Now that Angelina Jolie has bagged her man in the old-fashioned way, the cosy Jolie-Pitt relationship is a done deal and fait accompli.
Meanwhile ex-wife, Jennifer Aniston is still reeling five years later from the rapid developments since their separation in January 2005 and is left to console herself with a series of unsuccessful relationships, while nursing her longing for motherhood.
Aniston and Pitt had attempted reconciliation in March 2005 but filed for divorce that same month. It was rumoured that Jolie was involved with Pitt during their attempt to save their marriage. The divorce was finalised just six months later.
The Aniston-Pitt fairytale wedding in July 2000 was a $1 million extravaganza with 200 guests, 50,000 flowers, a gospel choir, four bands, spectacular fireworks and a lobster and champagne feast.
It is a tragedy that, for all their wealth and fame, celebrity couples don’t get professional help for their marriage problems. The starry-eyed couple could have avoided the agonising ritual of divorce by consulting the best marital therapists in the States. They could have even consulted megastar television psychologist, Dr Phil.
Instead they suffered public heartbreak and role modelled distorted values and dysfunctional behaviour to the whole world. Although fabulously rich, famous, successful and photogenic, these idolised people are, in reality, still fragile human beings.
Aniston’s parents had a stormy marriage that ended in divorce and she is quoted as saying that during her marriage she often felt “fear, mistrust, doubt and insecurities” and that “when your parents split up, it’s impossible to delude yourself about fairytale romance and happy endings.”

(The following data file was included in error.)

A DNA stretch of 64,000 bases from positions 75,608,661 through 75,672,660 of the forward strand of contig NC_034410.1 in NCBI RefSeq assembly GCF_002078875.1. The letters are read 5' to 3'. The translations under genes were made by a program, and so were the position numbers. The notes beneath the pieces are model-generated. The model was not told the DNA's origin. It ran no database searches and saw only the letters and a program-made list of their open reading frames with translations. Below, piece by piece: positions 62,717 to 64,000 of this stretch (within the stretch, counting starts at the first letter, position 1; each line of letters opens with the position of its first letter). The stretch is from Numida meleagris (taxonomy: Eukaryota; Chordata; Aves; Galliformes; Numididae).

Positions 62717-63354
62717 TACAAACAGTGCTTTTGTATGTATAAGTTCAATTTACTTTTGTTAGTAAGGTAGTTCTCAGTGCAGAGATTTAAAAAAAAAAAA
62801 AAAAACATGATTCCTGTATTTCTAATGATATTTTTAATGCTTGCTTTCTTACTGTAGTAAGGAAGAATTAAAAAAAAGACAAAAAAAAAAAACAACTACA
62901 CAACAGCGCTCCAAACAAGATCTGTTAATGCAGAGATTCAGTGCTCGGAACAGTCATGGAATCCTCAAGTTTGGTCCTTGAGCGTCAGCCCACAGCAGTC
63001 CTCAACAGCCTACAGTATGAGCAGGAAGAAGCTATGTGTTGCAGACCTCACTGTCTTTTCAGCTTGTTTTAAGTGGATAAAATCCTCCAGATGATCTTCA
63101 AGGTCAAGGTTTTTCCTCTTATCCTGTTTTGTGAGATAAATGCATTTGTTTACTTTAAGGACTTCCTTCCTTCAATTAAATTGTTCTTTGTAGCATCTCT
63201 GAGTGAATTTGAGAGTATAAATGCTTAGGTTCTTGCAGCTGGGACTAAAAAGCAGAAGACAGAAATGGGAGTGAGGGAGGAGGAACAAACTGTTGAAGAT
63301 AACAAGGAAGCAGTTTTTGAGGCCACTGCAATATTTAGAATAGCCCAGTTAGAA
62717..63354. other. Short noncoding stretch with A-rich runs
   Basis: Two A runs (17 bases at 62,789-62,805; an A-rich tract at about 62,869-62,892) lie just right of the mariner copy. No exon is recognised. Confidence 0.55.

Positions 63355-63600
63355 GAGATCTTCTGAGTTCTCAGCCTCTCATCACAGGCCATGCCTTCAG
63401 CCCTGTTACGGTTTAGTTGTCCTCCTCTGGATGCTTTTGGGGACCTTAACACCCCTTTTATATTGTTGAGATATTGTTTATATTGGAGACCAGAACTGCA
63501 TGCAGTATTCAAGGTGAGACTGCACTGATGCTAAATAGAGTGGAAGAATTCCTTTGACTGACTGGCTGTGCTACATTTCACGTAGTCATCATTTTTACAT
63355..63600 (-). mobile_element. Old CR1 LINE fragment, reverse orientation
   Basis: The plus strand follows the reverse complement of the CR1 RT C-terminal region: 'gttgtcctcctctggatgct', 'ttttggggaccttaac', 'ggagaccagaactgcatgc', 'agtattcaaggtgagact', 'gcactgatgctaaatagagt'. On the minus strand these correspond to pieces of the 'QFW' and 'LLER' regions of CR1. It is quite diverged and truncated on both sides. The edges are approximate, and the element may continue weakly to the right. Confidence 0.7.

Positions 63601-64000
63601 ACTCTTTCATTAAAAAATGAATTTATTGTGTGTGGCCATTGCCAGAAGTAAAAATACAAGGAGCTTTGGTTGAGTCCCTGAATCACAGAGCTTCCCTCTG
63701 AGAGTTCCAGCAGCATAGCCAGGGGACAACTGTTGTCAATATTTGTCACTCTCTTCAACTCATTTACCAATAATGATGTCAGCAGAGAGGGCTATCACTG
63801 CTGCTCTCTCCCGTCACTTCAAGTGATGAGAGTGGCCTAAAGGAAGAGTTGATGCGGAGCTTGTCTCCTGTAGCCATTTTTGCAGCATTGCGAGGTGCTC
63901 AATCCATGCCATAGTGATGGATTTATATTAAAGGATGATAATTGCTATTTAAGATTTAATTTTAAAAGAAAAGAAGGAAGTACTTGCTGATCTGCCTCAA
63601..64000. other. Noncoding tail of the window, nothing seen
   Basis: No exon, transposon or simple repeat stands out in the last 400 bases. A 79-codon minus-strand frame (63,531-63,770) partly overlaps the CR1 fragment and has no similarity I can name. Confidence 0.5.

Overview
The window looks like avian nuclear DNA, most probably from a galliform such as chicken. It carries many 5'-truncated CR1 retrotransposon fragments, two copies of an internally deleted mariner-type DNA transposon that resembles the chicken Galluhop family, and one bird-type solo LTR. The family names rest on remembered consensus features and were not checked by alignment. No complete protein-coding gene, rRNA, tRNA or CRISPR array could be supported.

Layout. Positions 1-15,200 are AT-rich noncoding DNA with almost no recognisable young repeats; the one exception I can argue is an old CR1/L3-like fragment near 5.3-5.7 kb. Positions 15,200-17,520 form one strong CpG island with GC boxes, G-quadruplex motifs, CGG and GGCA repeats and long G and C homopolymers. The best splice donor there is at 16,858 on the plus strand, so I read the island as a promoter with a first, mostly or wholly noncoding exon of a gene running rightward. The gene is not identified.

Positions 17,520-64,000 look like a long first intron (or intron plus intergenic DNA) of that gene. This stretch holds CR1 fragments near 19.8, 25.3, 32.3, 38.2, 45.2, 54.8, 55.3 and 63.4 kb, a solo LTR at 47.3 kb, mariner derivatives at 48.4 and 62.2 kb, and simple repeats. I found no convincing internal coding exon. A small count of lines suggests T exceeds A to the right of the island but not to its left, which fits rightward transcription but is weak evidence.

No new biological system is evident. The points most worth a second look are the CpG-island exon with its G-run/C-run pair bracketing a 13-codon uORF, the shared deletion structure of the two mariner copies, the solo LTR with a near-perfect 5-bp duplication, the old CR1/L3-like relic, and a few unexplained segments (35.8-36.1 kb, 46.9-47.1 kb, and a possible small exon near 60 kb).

Without psychological help, she was doomed to repeat her parents’ marriage failure. No amount of wealth and adulation will protect celebrities from their own vulnerability and the suffering involved in a bitter break-up.
For all of us, famous or ordinary, breaking up a marriage or long-term committed relationship, where the emotional bond is deep, is nothing short of a tragedy. It is not a flippant decision, as our contemporary culture tends to suggest.
In chucking in their marriage so soon, Brad and Jennifer demonstrated to the public, especially impressionable young people, that marriage is disposable and if it’s not peachy you can bust up and instantly find a replacement.
Instead of working to reconcile, Brad Pitt got entangled with Angelina Jolie. His motives, I suspect, were multi-faceted. Suffering shock, rejection and anger over conflict in his marriage, he was vulnerable to the offer of comfort and escapism with another woman. He was boosting his battered male ego, and also lashing out at his wife, in his pain and confusion. Add to the mix, lax morals and he was unable to resist temptation on the film set from a manipulative seductress with her own agenda to trap this desirable prize.
Jolie is an aggressive woman who goes hard after what she wants and she won the cat fight for Hollywood’s most desirable leading man. And now the glossies are glorifying her as the doting mother, despite her role in destroying a marriage.
Brad Pitt, although ecstatic at becoming a father, was the victim of entrapment, the oldest female trick in the book. At a time of emotional turmoil, he blundered into parenthood, the most important decision in life.
While the talented actor is swept up in his role as Dad to an ever expanding brood, six at last count, he continues to be racked with guilt over the pain he inflicted on his ex-wife and admits to being burdened by a ton of emotional baggage.